People at the highest risk of shingles are those with immunosuppressive conditions -- such as HIV -- but they are not entitled to vaccination due to safety concerns, suggests research. Researchers say alternative strategies are needed to reduce the risk of shingles among these patient groups. Shingles is a common disease among older individuals which causes an acute painful rash and can lead to a complication resulting in pain lasting from months to years that can significantly impair a person's quality of life.

Many schools are neglecting students' health, wellbeing, warn experts

Posted: 13 May 2014 04:05 PM PDT

Many schools in England are neglecting -- and may be actively harming -- students' health and wellbeing, warn experts who argue that education policy shouldn't focus solely on academic attainment. They point out that personal, social, and health education (PSHE) remains a non-statutory subject, and argue that schools "spend less and less time teaching it because of pressure to focus on academic subjects."

Breathe easy, Iowa: Your air is (relatively) healthy

Posted: 13 May 2014 02:52 PM PDT

Iowa's air quality falls within government guidelines for cleanliness, based on data gathered at five locations statewide, researchers have found. The study analyzed air quality and pollution sources in the state and is the first to compare air quality in urban versus rural areas. This is an important distinction, because a higher percentage of the population in the Midwest lives in rural areas, when compared with other regions in the U.S., the researchers note. In Iowa, 44 percent of residents live in the country.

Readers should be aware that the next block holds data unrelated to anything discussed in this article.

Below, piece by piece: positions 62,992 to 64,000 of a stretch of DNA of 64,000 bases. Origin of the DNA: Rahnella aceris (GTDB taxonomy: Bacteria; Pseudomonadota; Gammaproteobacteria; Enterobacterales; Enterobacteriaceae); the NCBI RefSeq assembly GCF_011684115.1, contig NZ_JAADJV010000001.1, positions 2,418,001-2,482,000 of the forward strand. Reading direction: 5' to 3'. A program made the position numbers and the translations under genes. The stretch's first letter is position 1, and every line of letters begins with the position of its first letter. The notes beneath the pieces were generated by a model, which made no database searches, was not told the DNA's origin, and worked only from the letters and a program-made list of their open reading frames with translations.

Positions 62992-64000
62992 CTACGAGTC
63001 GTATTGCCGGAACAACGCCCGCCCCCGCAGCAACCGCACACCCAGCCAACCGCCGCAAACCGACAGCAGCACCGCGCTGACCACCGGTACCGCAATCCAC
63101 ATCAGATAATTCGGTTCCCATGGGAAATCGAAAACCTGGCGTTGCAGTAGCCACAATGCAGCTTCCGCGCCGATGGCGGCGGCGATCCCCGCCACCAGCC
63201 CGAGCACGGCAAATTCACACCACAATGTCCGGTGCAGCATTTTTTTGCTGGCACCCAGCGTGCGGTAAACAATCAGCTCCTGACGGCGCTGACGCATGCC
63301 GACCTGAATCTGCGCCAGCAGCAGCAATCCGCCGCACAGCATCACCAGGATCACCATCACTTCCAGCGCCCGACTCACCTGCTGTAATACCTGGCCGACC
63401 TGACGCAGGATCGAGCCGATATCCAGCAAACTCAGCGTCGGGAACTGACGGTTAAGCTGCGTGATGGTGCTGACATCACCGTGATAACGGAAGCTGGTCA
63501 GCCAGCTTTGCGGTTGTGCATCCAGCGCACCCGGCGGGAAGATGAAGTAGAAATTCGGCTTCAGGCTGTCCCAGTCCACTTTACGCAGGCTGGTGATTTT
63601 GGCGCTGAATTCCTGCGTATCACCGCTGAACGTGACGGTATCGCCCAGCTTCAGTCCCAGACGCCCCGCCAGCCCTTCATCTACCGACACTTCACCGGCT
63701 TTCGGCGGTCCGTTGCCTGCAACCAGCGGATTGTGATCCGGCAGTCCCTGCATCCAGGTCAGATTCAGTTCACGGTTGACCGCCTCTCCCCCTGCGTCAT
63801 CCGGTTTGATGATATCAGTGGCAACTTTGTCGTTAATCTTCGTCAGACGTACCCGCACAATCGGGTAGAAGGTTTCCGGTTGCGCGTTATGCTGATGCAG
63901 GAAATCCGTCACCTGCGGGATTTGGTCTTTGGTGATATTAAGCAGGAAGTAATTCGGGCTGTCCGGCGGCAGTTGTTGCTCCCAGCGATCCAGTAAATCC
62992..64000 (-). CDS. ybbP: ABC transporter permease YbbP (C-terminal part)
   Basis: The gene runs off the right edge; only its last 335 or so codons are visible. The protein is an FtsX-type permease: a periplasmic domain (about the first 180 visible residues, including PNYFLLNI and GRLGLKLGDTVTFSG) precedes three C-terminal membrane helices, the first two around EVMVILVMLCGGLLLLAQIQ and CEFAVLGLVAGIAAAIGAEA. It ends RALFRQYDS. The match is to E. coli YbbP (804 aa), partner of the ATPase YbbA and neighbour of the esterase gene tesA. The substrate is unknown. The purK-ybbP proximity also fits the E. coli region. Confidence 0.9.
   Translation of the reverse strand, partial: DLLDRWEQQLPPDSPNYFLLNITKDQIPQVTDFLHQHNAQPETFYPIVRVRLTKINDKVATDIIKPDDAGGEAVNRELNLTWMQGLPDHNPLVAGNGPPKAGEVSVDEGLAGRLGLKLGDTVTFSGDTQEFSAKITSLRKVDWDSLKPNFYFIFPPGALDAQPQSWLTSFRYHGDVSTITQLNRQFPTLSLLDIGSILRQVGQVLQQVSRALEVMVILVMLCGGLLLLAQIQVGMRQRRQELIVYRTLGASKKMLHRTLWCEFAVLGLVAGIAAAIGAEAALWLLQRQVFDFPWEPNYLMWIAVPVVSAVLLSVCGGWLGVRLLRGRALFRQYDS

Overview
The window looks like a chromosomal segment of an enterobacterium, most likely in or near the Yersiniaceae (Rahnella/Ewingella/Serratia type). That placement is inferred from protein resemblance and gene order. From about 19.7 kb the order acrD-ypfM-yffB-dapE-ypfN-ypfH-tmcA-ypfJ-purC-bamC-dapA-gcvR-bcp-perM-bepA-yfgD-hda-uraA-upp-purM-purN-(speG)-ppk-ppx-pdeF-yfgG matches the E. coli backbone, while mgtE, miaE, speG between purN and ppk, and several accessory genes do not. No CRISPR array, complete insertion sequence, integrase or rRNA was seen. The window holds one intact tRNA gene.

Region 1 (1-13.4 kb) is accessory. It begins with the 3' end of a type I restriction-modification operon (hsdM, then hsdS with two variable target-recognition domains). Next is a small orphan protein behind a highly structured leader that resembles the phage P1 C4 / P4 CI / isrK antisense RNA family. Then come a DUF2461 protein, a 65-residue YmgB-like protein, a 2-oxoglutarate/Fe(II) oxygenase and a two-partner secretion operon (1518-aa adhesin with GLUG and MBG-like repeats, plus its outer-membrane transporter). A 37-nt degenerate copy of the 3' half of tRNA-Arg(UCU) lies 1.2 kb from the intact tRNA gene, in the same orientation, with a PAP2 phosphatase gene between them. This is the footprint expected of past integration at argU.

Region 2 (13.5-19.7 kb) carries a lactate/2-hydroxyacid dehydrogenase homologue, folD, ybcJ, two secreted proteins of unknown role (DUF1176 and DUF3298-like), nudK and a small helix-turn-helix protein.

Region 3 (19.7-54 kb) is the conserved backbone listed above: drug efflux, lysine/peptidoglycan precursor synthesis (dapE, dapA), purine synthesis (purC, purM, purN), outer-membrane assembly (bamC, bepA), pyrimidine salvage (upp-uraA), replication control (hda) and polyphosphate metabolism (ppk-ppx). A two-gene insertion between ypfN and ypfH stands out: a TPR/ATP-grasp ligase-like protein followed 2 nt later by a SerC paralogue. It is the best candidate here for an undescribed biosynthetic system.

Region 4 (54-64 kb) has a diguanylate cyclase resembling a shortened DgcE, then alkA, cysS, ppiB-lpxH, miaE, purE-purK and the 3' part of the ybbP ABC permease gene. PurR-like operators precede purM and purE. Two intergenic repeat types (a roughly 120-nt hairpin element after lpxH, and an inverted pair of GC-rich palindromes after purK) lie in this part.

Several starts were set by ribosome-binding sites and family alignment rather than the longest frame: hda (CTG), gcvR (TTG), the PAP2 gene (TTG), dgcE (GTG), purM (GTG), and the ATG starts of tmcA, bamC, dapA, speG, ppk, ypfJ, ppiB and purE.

Role of calcium in familial Alzheimer's disease clarified, pointing to new therapeutics

Posted: 13 May 2014 02:52 PM PDT

Mutations in two presenilin proteins associated with familial Alzheimer's disease disrupt the flow of calcium ions within neurons. Researchers have found that suppressing the hyperactivity of the calcium channels alleviated FAD-like symptoms in mice models of the disease. These new observations suggest that approaches based on modulating calcium signaling could be explored for new AD therapies.

Pretreatment snack improves uptake of schistosomiasis treatment in schoolchildren

Posted: 13 May 2014 02:52 PM PDT

Provision of a snack before mass treatment of schistosomiasis with praziquantel leads to increased uptake of treatment in school-aged children in Uganda, according to a new study. Scientists found that 93.9 percent of children reported taking praziquantel in schools that offered a snack before treatment compared with 78.7 percent of children in schools that did not offer a snack.